WHAT was the biggest mistake Apple made following Steve Jobs’ death?
That was the question posed by users on question-and-answer site Quora. Tech entrepreneur Rajan Bhavnani shared this response.
Making Tim Cook chief executive …
Don’t get me wrong — I like and respect Tim. He’s smart, accomplished, I like his stance on encryption, the list of great things I can say about Tim is longer than … well, it’s long.
The problem is, he was chief operating officer … COOs of big Fortune 500 companies generally don’t make for good CEOs of hi-tech innovation-focused companies.
It’s not their fault. The COO’s job is standardising processes, cutting costs, improving supply chain consistency. These are deeply analytical jobs and seem to put leaders into a certain mindset that is not easily changed. It’s a mindset focused on consolidation and risk elimination.
The CEO needs creativity and needs to have a focus that seeks out strategic opportunities for growth and expansion, and they need to engage in intelligent risk taking sometimes by being willing to invest in risky development projects that fizzle out into nothing.
Because for every iPhone, there were probably dozens of terrible ideas that were supported until they died, that failed as products, that had to be redirected until they were unrecognisable.
I like Tim — he helped Apple do things that needed to get done. He fixed their terrible supply chain. He even implemented smart and automated cost saving measures. Every Steve Jobs needs a COO like Tim Cook to help them really get things done — to balance their creative chaos. Unfortunately, when you have a COO in charge, it squashes the Steve Jobs types.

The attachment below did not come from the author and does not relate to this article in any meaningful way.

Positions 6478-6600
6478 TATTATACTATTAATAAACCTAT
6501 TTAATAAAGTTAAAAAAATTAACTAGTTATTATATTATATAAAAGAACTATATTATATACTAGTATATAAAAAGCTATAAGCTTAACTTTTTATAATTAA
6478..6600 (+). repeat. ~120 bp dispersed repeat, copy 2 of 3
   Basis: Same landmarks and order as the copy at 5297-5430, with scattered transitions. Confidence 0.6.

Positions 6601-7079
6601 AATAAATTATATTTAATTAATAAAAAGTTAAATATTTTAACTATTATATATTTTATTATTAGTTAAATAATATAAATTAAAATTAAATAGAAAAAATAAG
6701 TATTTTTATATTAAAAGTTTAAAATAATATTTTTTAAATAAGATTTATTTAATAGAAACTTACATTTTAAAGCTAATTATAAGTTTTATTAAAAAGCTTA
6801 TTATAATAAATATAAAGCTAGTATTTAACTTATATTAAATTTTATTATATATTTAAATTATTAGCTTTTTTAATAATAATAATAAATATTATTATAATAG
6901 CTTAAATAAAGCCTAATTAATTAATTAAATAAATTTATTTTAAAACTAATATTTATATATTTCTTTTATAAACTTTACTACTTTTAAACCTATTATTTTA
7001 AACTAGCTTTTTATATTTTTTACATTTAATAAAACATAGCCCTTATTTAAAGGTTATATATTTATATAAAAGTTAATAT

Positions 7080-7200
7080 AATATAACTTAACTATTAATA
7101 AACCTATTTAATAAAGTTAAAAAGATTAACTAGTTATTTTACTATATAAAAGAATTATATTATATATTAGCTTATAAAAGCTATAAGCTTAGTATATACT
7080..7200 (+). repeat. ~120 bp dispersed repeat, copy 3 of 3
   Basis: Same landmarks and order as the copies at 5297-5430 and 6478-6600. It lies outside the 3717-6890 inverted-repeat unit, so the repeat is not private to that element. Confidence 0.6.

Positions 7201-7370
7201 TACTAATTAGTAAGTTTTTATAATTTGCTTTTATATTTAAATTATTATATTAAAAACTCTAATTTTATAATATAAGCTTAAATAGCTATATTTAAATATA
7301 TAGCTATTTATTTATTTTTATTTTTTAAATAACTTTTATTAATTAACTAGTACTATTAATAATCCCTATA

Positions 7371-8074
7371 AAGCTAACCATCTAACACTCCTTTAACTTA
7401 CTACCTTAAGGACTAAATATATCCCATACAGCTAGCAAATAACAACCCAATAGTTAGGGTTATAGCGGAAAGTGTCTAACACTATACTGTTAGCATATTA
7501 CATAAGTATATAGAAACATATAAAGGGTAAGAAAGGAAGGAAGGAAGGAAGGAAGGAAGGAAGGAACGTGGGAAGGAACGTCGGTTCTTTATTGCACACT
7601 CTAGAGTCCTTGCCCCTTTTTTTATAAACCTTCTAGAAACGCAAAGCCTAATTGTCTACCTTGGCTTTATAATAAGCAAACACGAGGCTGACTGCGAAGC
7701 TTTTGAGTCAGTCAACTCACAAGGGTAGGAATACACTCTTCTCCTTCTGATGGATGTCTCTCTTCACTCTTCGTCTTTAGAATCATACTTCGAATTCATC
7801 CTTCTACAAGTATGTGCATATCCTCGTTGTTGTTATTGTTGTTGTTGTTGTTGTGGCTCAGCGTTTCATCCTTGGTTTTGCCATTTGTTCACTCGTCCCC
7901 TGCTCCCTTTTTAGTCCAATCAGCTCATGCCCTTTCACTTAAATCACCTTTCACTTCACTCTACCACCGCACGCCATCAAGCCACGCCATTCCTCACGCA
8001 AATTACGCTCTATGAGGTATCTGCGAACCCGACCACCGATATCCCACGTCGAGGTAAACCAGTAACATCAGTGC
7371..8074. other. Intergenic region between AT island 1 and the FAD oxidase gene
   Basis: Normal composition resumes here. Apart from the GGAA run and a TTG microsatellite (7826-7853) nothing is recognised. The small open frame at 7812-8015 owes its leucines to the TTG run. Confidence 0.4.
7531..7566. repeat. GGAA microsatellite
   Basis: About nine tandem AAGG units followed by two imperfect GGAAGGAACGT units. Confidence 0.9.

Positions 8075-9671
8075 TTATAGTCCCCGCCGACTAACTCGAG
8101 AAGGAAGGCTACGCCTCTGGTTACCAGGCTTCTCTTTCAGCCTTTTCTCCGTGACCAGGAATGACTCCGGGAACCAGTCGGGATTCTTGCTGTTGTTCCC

Let’s talk about iPhone colours. I think it’s a perfect example. Under Steve Jobs we had black and white. I suspect those colours drove Tim crazy. On multiple years, the black or the white phone release (or initially available quantity) was delayed (or reduced) because of manufacturing problems.
Stark colours show any tiny light leakage and are notorious for showing manufacturing imperfections. It’s like having a black or white car — even a tiny bit of dust immediately stands out … The manufacturing defect rates must have kept Tim up at night, but they looked fabulous.
What did Tim do? He dumped black and white for “space grey” and “silver” (aka dark grey and light grey), colours that are much more forgiving in the manufacturing process.
It’s like replacing a little black dress with a grey one — it might be cheaper, but it’s not the same thing. No one is pushing Tim and forcing him to deal with creative chaos because there’s no one above him to say, “Sorry Tim, black and white just looks better so figure it out.” That’s what a CEO needs to do when his COO says, “Hey, we can save some money if we make these phones in shades of grey instead of black and white.”
Good COOs need someone like that who can push them. It seems like Tim doesn’t have a person who can do that for him.
This article originally appeared on Quora and was republished with permission.
For 17 years thought to be lost, this candid, in-depth interview with the late visionary filmed in 1995, Steve Jobs discusses at length his early days, career battles, and vision for the future, just two years before he would go on to retake control of Apple.